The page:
Journalism is becoming more and more dangerous, learn how to protect yourself!

“Journalism today is the most difficult job in the world,” said security expert David Bevan at the Safety4Journalists training held in Zagreb as part of the European Federation of Journalists project, in which the Trade Union of Croatian Journalists is a partner.

At first, many journalists might think: no, there are more difficult and dangerous ones. But if you just look at the Media Freedom Rapid Response report, you can conclude that journalism remains a dangerous job.

Neus Vidal from the European Center for Press and Media Freedom, the institution that founded and manages the MFRR, pointed out that in the first half of this year alone, more than 400 cases of attacks on journalists were recorded in the territory of the EU and candidate countries, and that they see a considerable increase in the number of attacks.

Most verbal attacks are by individuals. The threat to media freedom and the behavior of the police and judiciary in certain countries is also worrying. She called on journalists and professional organizations to report attacks.

Reporting an attack is important, but so is protecting yourself. Safety expert David Bevan gave practical tips on how to do this during the training session.

“When it comes to the safety of journalists, one should be proactive, not reactive. Security is best when it is worked on preventively, when protocols and tools are created to prevent security questionable situations”, explained Bevan, adding that media organizations are obliged to protect their journalists, but often this does not happen in practice. That’s why he simply told the training participants: “Prepare yourselves!”.

There are many challenges and threats to the freedom of media and journalists – online threats, threats while reporting, abuse of police and political powers, lack of a strategy by media companies to protect journalists. The solution for everything is the creation of Standard Operating Procedures and measures that will be agreed upon at the level of media houses, professional organizations and the police.


Training of journalists on how to deal with online threats is also an important segment. He believes that safety must be learned at university because it is important that people have an impression of the importance of safety at the beginning of their career. He warned that the worst situation is for freelancers because they do not have the support of the newsroom, they do not have insurance.

When it comes to online threats, Bevan suggests always keeping your personal and business social media profiles separate as it’s the only way to protect yourself. Be careful what you post, which photos, especially if you are in security demanding areas where a photo of a location, car, etc. can put you in danger.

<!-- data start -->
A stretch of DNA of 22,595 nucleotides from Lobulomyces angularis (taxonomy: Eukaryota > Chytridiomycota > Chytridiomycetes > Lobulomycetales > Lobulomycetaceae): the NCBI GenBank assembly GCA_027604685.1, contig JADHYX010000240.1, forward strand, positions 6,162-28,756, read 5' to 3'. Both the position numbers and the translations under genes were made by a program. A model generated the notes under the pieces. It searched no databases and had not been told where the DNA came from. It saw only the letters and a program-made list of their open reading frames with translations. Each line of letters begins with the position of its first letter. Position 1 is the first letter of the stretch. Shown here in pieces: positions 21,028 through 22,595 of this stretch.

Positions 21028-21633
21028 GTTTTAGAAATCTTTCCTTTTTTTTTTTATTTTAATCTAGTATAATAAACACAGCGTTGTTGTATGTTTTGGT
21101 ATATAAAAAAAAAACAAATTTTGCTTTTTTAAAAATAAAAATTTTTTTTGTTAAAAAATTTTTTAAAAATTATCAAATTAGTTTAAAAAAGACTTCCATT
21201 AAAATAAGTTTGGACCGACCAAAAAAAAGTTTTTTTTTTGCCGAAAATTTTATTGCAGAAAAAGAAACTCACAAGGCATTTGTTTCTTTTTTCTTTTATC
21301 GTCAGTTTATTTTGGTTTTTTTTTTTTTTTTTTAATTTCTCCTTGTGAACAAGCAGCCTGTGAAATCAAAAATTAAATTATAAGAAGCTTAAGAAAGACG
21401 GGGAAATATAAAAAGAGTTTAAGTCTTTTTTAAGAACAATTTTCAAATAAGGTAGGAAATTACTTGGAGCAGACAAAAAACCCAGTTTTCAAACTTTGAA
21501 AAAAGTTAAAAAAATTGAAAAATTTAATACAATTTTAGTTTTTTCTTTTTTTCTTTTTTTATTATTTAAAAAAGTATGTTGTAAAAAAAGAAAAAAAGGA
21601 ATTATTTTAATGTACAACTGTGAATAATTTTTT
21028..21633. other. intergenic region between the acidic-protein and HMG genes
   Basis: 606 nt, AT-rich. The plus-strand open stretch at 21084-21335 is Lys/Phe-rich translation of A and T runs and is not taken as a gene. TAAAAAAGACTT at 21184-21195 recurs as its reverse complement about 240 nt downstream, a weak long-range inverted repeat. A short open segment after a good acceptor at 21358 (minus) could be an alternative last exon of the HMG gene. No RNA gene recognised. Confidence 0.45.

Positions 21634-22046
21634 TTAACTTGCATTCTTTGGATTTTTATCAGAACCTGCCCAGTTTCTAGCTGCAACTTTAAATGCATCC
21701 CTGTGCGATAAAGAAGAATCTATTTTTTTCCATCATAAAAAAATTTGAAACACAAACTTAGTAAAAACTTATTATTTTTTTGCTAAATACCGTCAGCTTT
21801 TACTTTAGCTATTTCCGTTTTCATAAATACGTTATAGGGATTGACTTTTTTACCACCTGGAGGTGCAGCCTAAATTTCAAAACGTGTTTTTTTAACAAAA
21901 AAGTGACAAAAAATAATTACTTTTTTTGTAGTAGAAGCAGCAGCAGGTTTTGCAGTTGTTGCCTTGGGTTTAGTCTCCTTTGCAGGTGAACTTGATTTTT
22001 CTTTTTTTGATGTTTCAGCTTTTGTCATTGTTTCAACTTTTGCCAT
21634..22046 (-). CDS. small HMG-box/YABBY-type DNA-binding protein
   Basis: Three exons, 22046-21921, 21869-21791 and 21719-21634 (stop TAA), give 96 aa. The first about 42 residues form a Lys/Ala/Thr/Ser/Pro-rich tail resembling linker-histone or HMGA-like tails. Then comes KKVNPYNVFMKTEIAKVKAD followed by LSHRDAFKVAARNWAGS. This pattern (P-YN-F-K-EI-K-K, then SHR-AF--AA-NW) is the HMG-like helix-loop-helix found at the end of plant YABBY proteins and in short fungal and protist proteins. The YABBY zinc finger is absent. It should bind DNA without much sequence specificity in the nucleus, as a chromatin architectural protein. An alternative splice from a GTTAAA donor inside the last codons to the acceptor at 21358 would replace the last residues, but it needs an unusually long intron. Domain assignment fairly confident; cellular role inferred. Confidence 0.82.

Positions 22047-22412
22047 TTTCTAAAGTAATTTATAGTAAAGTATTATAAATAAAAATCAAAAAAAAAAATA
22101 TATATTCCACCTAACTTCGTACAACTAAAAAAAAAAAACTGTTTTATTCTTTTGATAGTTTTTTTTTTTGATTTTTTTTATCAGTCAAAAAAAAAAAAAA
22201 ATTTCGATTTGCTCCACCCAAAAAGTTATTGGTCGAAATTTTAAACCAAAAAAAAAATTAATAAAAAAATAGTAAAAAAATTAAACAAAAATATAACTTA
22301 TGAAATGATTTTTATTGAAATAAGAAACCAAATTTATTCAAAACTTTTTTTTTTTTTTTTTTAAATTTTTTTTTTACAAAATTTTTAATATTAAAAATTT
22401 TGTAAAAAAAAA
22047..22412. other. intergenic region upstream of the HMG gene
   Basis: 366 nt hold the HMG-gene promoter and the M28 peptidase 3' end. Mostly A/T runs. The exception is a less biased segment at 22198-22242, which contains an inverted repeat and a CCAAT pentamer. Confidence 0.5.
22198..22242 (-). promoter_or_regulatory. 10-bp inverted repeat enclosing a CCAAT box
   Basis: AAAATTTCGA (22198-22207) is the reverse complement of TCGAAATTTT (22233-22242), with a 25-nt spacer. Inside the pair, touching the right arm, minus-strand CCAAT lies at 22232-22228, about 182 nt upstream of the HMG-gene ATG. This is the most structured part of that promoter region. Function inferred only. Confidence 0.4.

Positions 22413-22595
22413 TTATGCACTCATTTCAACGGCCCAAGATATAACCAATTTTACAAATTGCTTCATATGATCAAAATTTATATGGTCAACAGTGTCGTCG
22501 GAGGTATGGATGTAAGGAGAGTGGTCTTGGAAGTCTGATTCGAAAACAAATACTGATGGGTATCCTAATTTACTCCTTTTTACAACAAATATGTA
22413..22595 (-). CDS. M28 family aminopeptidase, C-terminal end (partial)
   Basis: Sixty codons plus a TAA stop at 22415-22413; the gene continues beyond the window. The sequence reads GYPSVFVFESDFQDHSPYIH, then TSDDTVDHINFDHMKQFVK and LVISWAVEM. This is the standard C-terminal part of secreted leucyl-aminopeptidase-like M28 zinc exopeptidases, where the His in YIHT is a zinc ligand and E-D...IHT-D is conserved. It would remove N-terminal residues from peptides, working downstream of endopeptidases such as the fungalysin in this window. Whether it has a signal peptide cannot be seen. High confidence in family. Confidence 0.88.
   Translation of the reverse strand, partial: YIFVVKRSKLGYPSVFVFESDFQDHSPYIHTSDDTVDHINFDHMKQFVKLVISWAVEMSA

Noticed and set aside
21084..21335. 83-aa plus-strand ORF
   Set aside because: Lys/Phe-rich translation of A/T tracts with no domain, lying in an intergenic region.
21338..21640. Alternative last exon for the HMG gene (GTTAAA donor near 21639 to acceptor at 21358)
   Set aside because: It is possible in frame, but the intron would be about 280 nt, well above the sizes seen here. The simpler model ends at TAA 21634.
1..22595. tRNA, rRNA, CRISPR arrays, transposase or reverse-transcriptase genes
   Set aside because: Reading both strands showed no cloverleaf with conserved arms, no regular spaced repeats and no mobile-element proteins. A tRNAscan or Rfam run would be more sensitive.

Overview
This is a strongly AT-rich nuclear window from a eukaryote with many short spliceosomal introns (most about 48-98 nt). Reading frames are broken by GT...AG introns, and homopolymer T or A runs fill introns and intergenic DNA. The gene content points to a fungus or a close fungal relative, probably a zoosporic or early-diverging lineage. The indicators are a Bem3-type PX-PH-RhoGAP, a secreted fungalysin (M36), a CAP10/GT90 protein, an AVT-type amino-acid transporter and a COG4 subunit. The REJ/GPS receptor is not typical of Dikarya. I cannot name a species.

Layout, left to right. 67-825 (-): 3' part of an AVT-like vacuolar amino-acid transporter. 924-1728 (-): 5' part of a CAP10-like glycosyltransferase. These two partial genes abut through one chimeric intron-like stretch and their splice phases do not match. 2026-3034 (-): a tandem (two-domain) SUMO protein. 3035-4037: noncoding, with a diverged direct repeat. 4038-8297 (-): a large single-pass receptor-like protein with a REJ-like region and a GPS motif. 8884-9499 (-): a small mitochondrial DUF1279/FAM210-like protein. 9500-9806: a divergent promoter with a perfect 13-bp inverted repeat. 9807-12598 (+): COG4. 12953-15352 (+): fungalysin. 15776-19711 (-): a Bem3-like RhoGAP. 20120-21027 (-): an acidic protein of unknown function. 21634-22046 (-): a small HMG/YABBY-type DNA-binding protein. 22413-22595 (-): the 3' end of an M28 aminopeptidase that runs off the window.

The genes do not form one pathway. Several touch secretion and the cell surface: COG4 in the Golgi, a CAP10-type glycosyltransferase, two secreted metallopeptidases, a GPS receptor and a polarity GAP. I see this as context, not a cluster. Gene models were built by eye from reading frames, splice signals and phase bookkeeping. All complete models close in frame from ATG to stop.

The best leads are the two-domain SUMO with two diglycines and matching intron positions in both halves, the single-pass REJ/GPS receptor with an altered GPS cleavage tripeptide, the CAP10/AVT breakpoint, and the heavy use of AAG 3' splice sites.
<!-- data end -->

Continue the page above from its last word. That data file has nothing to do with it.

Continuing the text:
He suggests that you also be careful with mobile phones, they can be easily broken into, so when you go to the field, clean your mobile phone. Security needs often collide with editorial and the desire to report on events, but security must come first. He also points out that the IFJ offers opportunities to insure journalists when they go to dangerous areas. He announced EFJ’s new application for the safety of journalists, which will be launched in February.

At the round table that followed the training, it was discussed how the state and how employers can protect journalists. There is progress, but perhaps the case of journalist Dušan Miljuš best shows how serious the situation is. He was attacked 14 years ago, and the court process is still not over. He pointed out that 5,435 days have passed since the attack on him, but that today there are many more challenges for journalists than when he was attacked because there were no online threats then.

The editor-in-chief of Petar Vidov said that they alone have reported 50 cases of threats since 2020. “It is not a death threat, ‘you should be killed’, but ‘I will kill you’,” the police first explains to you. If it goes to court, then the indictment will include the address of the accused, as well as the address of the person who filed the report,” Vidov warned of how things work in reality. “I believe in the good intentions of the Croatian state to take care of journalists’ safety, but I don’t feel safe,” he concluded.

A colleague from Slobodna Dalmacija, Gabrijela Radanović, warned the audience that almost three years have passed since the attack on her colleague Andrea Topić while she was doing her job, and the first hearing has not yet been scheduled.

Representatives of the Ministries of Culture and Media, Internal Affairs, and Justice pointed out that with changes to the Criminal Code, as well as better cooperation between the police and professional organizations, they made a move towards better safety for journalists.

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